Too Big to Succeed

 “Can you think of any problem [...] of human endeavour [...] whose long-term solution is [...] assisted [...] by further increases in population locally, nationally or globally?” 

This is an amazing statement to those who have made it a habit to study history in any significant way. Because its answer seems a glaring “yes, most definitely, in practically every conceivable instance.” With the possible exception of an instance wherein a large population is under a great degree of repression and control, as is the case in China. Such regimes ultimately undergo rapidly dwindling population, such as in the former Soviet Empire whether they engage in wholesale slaughter or not–as in the case of Europe, having to offer remuneration to couples to have adequate numbers of children.

Such regimes are in the business of removing impetus, and as history also shows us, it takes very little such removal to cause the rest of it to dwindle to nothing. It appears that once this process has begun it is, unfortunately, not reversible excepting the instance wherein–as history also shows–a very high price is paid for such a reversal. Most of that price has traditionally been paid in blood; and I am quite afraid, unless somehow the advent of technology has had some heuristic effect upon the way in which human beings interact in a crisis–which we may pray it has–that such continues to be the only currency in which the price for any such reversal in the future.must be paid.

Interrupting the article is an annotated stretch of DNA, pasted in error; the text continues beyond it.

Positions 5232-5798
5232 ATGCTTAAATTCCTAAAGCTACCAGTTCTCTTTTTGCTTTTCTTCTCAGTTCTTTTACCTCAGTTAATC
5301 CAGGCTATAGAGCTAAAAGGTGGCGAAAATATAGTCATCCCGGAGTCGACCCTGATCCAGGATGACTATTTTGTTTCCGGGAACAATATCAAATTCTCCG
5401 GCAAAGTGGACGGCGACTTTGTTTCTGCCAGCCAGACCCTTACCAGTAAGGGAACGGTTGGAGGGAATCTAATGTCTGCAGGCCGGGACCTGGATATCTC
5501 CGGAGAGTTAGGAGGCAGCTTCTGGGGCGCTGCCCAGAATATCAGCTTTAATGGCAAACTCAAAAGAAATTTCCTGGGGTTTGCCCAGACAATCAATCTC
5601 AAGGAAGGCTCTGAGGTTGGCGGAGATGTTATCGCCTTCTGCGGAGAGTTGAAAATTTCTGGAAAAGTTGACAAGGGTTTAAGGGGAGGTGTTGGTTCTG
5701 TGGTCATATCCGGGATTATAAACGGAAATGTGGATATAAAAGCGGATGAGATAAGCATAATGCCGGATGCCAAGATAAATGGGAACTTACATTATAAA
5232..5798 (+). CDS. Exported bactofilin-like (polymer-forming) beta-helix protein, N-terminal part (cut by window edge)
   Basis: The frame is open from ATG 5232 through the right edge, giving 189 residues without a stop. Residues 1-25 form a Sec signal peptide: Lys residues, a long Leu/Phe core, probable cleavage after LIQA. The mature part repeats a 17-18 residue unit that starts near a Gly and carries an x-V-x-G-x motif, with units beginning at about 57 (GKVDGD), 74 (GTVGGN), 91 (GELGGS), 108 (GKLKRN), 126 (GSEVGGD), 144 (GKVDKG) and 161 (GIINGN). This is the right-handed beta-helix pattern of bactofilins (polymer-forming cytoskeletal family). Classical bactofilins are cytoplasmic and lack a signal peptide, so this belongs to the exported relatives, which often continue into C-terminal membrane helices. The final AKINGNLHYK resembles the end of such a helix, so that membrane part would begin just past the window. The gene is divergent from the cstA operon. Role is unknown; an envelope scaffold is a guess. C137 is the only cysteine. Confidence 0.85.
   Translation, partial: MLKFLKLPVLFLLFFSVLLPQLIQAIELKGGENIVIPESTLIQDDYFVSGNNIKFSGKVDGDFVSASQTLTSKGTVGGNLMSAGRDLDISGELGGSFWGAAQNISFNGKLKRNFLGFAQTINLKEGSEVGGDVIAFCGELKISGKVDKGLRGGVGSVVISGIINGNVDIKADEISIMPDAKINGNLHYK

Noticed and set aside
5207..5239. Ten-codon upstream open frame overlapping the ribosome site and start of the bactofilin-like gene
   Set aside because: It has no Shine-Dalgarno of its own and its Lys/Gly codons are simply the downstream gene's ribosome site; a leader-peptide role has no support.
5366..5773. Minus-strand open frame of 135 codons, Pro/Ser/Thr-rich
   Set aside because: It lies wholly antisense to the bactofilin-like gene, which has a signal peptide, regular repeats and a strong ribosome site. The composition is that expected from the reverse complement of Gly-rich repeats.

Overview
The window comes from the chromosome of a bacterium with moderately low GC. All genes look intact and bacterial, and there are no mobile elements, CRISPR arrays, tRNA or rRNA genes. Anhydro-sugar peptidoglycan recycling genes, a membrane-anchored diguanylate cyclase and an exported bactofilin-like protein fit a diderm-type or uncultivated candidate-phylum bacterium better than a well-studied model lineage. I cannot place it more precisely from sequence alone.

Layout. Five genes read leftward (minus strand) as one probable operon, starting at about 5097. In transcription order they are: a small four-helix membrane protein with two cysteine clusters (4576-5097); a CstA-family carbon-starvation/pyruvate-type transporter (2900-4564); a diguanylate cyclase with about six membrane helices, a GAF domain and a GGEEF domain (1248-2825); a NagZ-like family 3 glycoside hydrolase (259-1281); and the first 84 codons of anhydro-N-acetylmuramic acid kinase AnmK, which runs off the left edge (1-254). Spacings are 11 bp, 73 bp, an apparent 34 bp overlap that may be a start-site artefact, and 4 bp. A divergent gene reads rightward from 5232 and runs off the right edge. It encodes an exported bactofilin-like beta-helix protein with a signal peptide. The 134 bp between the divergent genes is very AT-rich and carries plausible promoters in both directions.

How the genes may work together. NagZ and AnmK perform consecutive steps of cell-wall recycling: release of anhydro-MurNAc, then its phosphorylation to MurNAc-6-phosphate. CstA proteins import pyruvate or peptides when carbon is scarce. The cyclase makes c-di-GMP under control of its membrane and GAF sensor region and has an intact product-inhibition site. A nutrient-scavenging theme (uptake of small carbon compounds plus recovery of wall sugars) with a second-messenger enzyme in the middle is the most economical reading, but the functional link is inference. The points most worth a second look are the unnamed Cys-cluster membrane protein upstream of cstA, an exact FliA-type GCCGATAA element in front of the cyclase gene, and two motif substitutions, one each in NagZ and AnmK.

Although I do hope that somehow this is not so.

nebraskaenergyobserver

[This was first published on 14 December 2011, and I want you to apply what you are reading here to the education article I published this morning, there will be more on this coming, because it is one of the most important issues we have.]

I’m going to draw heavily on Simon Black‘s Sovereign Man post today for this, it’s a guest post by Tim Price. The link is here, it’s also dead, sorry.

 Albert Bartlett, emeritus Professor of Physics at the University of Colorado at Boulder has asked,

“Can you think of any problem in any area of human endeavour on any scale, from microscopic to global, whose long-term solution is in any demonstrable way aided, assisted or advanced by further increases in population locally, nationally or globally?”

I can, actually, the long-term labor shortage that the United States has suffered for several hundred years, which has…

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